Sacai © Jason Lloyd-Evans
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Most people who buy clothes are looking for friendly designers. Someone who’ll flatter them and make them feel empowered. Someone who is kind about your vulnerabilities. Who offers you a feeling of specialness, without making you self-conscious about the clothes you put on. Who might even help you look “directional”, but not too fashion demented.

Chitose Abe of Sacai is exactly that kind of designer. She founded her label in Tokyo in 1999, with “10 balls of wool and a pair of knitting needles”, and has since built an enviable, independent business making clothes that women love to wear.

According to Nancy Pearlstein, owner of the Washington boutique Relish, which stocks labels such as Dries Van Noten, Simone Rocha and Marc Jacobs, Sacai always sells well because of Abe’s design edge and the clothes’ longevity. The label’s brand of spliced and hybrid clothing is designed to go the distance. Plus, it’s really pretty. The Sacai SS19 show — a mash-up of tuxedo, trench, lace and military elements — was especially so.

Sacai © Jason Lloyd-Evans
Sacai © Jason Lloyd-Evans
Sacai © Jason Lloyd-Evans
Sacai © Jason Lloyd-Evans

Stella McCartney is also a friend — to women, for whom she made jaunty sporty separates for SS19; to men, whom she had dressed in linen tailoring and track pants; and to tie-dye enthusiasts, for whom she created a dozen summer looks.

Stella McCartney © Jason Lloyd-Evans

She’s a friend of the environment, too. This season, her first since buying back her label from Kering in March, found her joining forces with the Fashion for Good network, an ecological organisation that embraces innovation to reduce fashion waste. Together, they have been working with a dye, Colorifix, which uses microorganisms to dramatically reduce the environmental impact of the dyeing process. The resulting blue dress wasn’t on the catwalk, though: it will be part of an exhibition at the Fashion for Good Experience in Amsterdam from October 5.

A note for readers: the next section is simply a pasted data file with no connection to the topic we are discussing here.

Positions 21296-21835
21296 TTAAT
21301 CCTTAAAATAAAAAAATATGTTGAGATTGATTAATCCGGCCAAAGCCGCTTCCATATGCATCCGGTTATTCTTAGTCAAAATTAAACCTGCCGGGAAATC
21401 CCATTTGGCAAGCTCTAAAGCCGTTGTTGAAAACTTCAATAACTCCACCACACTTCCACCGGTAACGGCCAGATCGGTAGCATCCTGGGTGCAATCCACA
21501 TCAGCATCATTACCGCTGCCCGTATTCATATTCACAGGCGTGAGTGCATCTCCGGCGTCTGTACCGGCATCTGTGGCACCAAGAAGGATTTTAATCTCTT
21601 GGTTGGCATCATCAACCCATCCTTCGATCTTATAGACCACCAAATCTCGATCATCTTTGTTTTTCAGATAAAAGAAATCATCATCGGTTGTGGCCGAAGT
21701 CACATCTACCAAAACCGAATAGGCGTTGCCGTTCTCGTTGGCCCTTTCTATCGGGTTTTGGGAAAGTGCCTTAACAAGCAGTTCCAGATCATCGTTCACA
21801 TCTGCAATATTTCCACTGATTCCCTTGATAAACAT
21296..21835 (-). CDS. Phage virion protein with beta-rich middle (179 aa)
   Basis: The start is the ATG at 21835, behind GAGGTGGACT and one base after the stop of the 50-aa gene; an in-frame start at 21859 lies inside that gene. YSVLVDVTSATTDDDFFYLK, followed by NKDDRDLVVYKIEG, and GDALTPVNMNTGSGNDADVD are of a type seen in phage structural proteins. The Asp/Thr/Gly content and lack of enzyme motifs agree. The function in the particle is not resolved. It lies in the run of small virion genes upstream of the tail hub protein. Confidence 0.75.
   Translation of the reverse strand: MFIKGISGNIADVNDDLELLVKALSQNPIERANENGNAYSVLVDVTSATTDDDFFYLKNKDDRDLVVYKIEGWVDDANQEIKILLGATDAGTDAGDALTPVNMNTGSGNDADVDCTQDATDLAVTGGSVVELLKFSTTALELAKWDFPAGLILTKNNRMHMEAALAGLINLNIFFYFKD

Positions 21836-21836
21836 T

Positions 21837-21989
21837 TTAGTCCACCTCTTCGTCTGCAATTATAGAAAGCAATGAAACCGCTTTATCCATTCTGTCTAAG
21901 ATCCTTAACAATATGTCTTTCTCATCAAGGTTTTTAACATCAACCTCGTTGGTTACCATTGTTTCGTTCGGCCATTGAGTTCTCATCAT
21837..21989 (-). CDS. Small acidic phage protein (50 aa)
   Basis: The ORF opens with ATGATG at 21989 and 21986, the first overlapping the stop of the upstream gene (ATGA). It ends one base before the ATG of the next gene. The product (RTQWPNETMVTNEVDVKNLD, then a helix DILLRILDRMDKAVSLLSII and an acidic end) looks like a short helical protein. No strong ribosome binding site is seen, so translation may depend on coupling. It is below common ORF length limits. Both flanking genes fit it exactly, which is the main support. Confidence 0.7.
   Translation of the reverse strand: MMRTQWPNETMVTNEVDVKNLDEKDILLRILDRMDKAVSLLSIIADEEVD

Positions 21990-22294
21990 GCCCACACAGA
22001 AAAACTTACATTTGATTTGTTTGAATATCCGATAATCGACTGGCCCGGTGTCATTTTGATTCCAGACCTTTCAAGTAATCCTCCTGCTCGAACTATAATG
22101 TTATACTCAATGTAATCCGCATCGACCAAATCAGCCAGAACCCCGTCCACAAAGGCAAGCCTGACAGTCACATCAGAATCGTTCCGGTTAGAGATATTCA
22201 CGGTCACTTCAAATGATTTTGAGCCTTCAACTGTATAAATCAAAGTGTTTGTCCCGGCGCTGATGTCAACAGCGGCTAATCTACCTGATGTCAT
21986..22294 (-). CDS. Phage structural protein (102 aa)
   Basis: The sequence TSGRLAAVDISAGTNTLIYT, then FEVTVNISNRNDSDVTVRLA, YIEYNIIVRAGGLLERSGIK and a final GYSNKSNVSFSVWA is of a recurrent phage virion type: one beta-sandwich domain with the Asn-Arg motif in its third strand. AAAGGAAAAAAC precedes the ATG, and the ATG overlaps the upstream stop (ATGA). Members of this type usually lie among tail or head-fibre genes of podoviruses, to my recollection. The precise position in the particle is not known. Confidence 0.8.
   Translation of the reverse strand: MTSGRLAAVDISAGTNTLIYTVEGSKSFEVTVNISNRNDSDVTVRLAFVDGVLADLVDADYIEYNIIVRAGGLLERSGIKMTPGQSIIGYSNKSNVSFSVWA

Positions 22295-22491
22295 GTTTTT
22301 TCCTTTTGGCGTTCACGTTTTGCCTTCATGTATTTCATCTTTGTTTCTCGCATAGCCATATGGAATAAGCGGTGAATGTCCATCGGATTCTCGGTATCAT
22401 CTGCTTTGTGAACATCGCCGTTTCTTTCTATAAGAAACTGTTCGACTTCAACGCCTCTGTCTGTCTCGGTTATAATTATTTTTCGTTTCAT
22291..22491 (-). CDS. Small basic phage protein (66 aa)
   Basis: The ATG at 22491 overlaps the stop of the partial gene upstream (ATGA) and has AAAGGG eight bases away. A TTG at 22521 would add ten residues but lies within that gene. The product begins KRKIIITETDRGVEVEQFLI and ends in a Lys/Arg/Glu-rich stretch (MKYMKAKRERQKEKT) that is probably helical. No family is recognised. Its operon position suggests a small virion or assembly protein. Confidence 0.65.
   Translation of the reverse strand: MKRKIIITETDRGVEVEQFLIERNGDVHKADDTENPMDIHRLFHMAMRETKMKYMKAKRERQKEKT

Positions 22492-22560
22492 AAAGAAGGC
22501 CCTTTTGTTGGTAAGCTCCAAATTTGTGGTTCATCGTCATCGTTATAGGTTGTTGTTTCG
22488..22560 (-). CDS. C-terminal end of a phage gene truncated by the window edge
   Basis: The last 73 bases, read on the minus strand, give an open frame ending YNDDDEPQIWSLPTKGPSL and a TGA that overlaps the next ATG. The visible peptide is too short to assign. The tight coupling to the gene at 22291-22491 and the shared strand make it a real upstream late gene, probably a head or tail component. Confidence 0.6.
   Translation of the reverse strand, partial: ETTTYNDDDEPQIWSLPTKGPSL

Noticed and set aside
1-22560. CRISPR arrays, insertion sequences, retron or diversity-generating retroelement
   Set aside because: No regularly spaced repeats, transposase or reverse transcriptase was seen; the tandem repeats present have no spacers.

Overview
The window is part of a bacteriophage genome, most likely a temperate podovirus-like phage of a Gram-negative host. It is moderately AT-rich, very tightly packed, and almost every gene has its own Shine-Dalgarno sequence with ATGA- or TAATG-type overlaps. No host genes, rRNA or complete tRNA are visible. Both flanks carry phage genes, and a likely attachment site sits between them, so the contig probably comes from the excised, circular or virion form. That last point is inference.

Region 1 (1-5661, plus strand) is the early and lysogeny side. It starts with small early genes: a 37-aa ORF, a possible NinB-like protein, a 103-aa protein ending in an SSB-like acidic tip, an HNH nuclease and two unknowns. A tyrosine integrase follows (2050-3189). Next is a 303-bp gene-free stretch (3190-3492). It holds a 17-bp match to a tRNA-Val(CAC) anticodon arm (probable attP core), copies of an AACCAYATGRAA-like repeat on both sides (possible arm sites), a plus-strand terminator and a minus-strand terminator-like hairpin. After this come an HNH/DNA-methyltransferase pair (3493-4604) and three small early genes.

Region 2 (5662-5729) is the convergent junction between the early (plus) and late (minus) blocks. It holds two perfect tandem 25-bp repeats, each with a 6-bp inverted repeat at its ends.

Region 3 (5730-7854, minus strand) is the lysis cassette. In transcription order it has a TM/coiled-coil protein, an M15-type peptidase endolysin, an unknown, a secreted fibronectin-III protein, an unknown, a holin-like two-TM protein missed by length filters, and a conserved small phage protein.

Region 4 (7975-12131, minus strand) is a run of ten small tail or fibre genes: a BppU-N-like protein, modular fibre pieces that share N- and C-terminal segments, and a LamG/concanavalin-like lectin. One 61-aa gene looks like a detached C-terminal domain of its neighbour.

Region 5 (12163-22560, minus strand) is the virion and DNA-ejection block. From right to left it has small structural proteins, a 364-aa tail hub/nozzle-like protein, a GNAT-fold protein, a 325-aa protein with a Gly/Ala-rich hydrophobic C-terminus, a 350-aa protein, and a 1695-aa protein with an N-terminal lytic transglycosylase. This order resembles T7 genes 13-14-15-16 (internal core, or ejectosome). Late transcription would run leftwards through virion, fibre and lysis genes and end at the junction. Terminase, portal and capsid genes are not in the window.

Stella McCartney © Jason Lloyd-Evans
Stella McCartney © Jason Lloyd-Evans

At Hermès, Nadège Vanhée-Cybulski is also a friend, even though, sadly, I never will be able to spell her name. Her gentle aesthetic and patient sensibility isn’t really fashionable in the conventional sense, but she takes painstaking care with her beautifully made collections.

Hermes © Jason Lloyd-Evans
Hermes © Jason Lloyd-Evans

This season, the design house headed to the Paris Longchamp Racecourse ( as Dior had done a few days earlier) and everyone was seated in the stands for the show. A huge mirror behind the catwalk, in which small plumes of cloud and blue sky could be observed, bathed everything in a beautiful evening light. The atmosphere also lifted the esprit of the collection, which felt far fresher and freer than before. It had breezy, wind-in-the-hair sensibility and a subtle maritime theme. There were nautical button details and lots of rope belts (the latest of many this season), pinafore dresses and skirts in sail-like fabrications, and leather sou’westers, zip-up jackets and sensible shorts of the sort that Jackie Kennedy might have worn on Martha’s Vineyard.

Hermes © Jason Lloyd-Evans
Hermes © Jason Lloyd-Evans

Vanhée-Cybulski’s design can sometimes seem a little solid. This was a far more carefree collection. I think she could afford to loosen up a little more, but I’m sure she will fathom it out.

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